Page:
Wednesday, February 17, 2010

Collectivism Leaves Us Demoralized

“The word 'altruism' was coined in the early nineteenth century by the French philosopher Auguste Comte (who also invented the word 'sociology' ). For Comte, altruism is not simple benevolence or charity, but rather the moral and political obligation of the individual to sacrifice his own interests for the sake of a greater social good. It should be noted that Ayn Rand did not oppose helping others in need, provided such actions are voluntary. What she opposed was the use of coercion--that is, the initiation of physical force--in social relationships. The doctrine of altruism, in Rand's view, is evil partially because it serves to justify coercion, especially governmental coercion, in order to benefit some people at the expense of others.” -- George H. Smith

"Do not confuse altruism with kindness, good will or respect for the rights of others. These are not primaries, but consequences, which, in fact, altruism makes impossible. The irreducible primary of altruism, the basic absolute, is self-sacrifice -- which means: self-immolation, self-abnegation, self-denial, self-destruction -- which means: the self as a standard of evil, the selfless as the standard of the good.
"Do not hide behind such superficialities as whether you should or should not give a dime to a beggar. That is not the issue. The issue is whether you do or do not have the right to exist without giving him that dime. The issue is whether you must keep buying your life, dime by dime, from any beggar who might choose to approach you. The issue is whether the need of others is the first mortgage on your life and the moral purpose of your existence. The issue is whether man is to be regarded as a sacrificial animal. Any man of self-esteem will answer: "No." Altruism says: "Yes." ...
"As to Kant's version of the altruist morality, he claimed that it was derived from 'pure reason,' not from revelation -- except that it rested on a special instinct for duty, a 'categorical imperative' which one 'just knows.' His version of morality makes the Christian one sound like a healthy, cheerful, benevolent code of selfishness. Christianity merely told man to love his neighbor as himself; that's not exactly rational -- but at least it does not forbid man to love himself. What Kant propounded was full, total, abject selflessness: he held that an action is moral only if you perform it out of a sense of duty and derive no benefit from it of any kind, neither material nor spiritual; if you derive any benefit, your action is not moral any longer. This is the ultimate form of demanding that man turn himself into a "shmoo" -- the mystic little animal of the Li'l Abbner comic strip, that went around seeking to be eaten by somebody.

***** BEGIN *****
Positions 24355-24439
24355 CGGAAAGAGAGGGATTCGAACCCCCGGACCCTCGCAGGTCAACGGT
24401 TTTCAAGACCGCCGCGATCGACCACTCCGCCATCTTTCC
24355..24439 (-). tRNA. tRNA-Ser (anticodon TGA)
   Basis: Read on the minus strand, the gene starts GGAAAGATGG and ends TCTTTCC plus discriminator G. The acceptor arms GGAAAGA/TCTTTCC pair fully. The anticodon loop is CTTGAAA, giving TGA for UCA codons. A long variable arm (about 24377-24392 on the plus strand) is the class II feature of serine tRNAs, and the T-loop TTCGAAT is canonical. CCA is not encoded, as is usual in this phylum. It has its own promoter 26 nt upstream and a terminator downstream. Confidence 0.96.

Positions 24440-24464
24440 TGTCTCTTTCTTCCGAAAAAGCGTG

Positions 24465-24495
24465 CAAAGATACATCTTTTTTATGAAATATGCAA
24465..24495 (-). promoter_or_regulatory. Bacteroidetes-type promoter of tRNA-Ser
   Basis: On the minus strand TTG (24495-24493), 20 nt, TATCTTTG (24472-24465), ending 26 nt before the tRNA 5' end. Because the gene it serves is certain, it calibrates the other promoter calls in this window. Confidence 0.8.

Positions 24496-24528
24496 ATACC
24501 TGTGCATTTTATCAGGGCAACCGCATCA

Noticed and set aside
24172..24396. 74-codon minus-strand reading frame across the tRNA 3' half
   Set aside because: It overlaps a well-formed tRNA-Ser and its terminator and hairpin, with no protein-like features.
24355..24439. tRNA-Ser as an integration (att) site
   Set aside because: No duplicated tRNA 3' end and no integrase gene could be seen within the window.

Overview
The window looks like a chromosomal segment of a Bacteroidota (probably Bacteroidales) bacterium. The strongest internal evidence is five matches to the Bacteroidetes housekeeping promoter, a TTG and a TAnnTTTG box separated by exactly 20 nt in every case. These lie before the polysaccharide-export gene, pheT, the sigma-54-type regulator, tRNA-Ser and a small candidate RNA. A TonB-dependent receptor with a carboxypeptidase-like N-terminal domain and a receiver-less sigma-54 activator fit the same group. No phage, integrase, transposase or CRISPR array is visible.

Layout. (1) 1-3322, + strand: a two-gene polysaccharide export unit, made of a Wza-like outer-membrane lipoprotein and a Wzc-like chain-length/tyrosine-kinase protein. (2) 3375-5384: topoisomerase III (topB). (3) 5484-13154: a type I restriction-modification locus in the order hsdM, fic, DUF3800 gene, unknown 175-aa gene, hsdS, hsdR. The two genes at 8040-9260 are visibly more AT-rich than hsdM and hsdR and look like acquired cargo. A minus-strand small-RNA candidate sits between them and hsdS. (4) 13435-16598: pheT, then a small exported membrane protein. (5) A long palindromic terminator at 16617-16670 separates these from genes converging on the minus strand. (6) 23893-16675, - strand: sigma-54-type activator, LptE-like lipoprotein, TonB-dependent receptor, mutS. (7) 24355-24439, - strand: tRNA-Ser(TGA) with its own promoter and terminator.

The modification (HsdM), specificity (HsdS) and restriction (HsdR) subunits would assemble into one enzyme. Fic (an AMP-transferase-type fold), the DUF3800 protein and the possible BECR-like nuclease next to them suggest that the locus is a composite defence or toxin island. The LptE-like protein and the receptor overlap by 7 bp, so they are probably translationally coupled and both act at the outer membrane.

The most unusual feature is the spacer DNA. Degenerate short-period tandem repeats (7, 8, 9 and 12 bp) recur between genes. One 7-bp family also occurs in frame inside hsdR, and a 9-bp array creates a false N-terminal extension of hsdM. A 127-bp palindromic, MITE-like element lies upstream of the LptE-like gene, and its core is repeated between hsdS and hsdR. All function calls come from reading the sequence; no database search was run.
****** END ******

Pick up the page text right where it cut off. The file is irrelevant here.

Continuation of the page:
"It is Kant's version of altruism that is generally accepted today, not practiced -- who can practice it? -- but guiltily accepted. It is Kant's version of altruism that people, who have never heard of Kant, profess when they equate self-interest with evil. It is Kant's version of altruism that's working whenever people are afraid to admit the pursuit of any personal pleasure or gain or motive -- whenever men are afraid to confess that they are seeking their own happiness -- whenever businessmen are afraid to say that they are making profits -- whenever the victims of an advancing dictatorship are afraid to assert their "selfish" rights.
"The ultimate monument to Kant and to the whole altruist morality is Soviet Russia." – Ayn Rand

I think that demoralization happens whenever choice is devalued or denied. And demoralization leads to addictions, and even suicide, because of the demoralization that subsumes individuality. Russia has a high addiction to alcohol, for instance. Suicide happens mostly from those who have been demoralized through crisis in life. Why live, if one has been annihilated anyway?

Christians "use" the term of self-sacrificial "love" to affirm such sacrifice for the 'greater good'. But, this is does not come from a healthy self assessment, but from a needy and perverted way to gain self-affirmation from others.

Jesus has been useful for Christian "moralists" as an example. But, Jesus life was taken by the power hungry religious and the greedy and powerful State. Fortunately, for us, there is a recourse to such greedy grabs for power over the individual in today's modern world.

We must not allow such means an opportunity to gain a foothold under any "moral guise" of "greater good". Otherwise, we will become pawns to dictators, who demand obedience at the costs of our liberty. We must not submit!

No comments: